“Let’s go after the low hanging fruit!” Many development professionals have no doubt heard some variation of this suggestion, often from a well-meaning leader, untutored in fundraising or simply looking for “quick wins.” This brings up two issues: What is “low hanging fruit” and why isn’t leadership versed in advancement?
Thinking of potential donors and their gifts as “low hanging fruit” is short-term thinking. We’re focusing on what is quick and easy and not considering the greater opportunity. What we should be asking ourselves is: Is this gift the one that the donor wants to make? Is the gift at a level consistent with the donor’s capacity? What happens once the gift is made? Will the donor be engaged and inspired by the use of the gift? And, most importantly: Are both the organization and the donor both best served by this short-term, transactional relationship?
Moving from transactional giving to giving motivated by the donor’s passion should be the goal of every advancement officer and part of an overall organizational strategy. Our research provides extensive evidence that by understanding donors’ motivations and values, development officers can better engage with their donors, locate their passions, and work more effectively to build and maintain a strong relationship between donors and the organization.
A related issue is the pressure often felt by development officers when leadership looks for quick wins. Of course, many donors will make a gift from loyalty or from a feeling of obligation, and there is nothing inherently wrong with that. But as easily as a donor makes a gift on this basis, he or she can just as easily move his or her giving to another organization.
We have all seen variations of the “donor cycle,” but is this really the best way to understand where a donor is in relation to supporting your organization? A cycle implies a continual step process, as found in manufacturing. Through our research with thousands of donors, we have developed a method to locate donors on a continuum of engagement. This is a more thoughtful and intentional approach that renders the concept of a “donor cycle” obsolete. It also helps shape a stewardship strategy that respects the donor’s wishes and establishes the groundwork for future contributions from that donor.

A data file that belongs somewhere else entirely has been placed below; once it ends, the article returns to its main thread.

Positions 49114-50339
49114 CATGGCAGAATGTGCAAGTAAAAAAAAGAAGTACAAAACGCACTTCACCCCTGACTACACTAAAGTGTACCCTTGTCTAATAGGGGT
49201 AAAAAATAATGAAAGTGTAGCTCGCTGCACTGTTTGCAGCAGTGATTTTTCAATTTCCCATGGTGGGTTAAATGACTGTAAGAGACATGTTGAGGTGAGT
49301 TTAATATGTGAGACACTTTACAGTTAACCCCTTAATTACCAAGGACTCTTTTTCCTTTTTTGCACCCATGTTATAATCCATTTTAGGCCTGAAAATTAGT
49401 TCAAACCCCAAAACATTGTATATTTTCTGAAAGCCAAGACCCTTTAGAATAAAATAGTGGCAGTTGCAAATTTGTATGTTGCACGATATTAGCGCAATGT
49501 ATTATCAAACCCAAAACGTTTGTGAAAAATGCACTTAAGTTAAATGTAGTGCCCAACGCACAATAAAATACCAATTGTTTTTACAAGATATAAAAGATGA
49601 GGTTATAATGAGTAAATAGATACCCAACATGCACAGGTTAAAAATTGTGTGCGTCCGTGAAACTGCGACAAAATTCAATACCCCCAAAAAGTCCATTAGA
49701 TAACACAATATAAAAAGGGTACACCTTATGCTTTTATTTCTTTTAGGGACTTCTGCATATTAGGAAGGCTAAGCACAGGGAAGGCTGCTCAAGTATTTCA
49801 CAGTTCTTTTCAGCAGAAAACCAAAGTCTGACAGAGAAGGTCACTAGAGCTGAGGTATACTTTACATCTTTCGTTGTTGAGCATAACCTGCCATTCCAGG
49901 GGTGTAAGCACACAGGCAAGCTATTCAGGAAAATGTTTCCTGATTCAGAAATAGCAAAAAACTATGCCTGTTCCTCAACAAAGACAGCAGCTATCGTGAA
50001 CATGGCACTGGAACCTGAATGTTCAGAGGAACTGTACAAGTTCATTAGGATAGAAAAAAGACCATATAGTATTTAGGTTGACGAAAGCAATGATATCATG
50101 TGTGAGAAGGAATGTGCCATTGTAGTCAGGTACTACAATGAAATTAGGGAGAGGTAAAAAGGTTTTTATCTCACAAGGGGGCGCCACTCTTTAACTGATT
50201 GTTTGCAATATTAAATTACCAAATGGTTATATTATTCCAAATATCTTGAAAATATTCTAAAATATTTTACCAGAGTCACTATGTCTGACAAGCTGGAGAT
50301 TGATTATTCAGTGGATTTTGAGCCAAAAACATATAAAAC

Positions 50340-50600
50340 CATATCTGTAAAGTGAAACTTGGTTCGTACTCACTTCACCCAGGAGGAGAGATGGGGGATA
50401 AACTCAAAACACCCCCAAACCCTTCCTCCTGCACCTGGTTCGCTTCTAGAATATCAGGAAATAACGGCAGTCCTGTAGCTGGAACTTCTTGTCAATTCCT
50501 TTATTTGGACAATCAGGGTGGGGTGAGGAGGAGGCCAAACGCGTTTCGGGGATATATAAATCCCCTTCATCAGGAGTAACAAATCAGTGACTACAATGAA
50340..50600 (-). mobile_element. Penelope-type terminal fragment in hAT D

Within your portfolio of donors and potential donors, understanding where each and every individual is on the continuum of engagement requires highly-developed skills that can be acquired only through experience and training. The advancement office is the keeper of these skills and bears a responsibility to make sure others in the organization not only understand these skills but are also trained in them. Building a strong culture of philanthropy requires setting long-term objectives and bringing others—deans, doctors, C-suite leaders, board members—into the work of fundraising.
Fundraisers have all experienced the joy of receiving a large, unexpected gift. Once the initial wave of satisfaction passes, however, the first question that comes to mind is, “How can I repeat this gift?” This type of gift can and should raise our sights, but once the low-hanging fruit crowd gets wind that the transactional approach has worked, even if only once, expectations ratchet up. While this is challenging, part of any development officer’s job is managing expectations, requiring a strategic approach to help leaders and boards understand the process that leads to higher-value, more sustained giving. Embedding advancement with the overall organizational strategy remains a key challenge in our field.
Like binge-watching Game of Thrones, short-term, transactional approaches to fundraising may provide fleeting satisfaction that compels us to seek out repeated doses to continue experiencing the rush.
Explore ways you can effectively tend your donor orchard by attending Dynamics of Clinician Engagement or Key Concepts for Donor Development.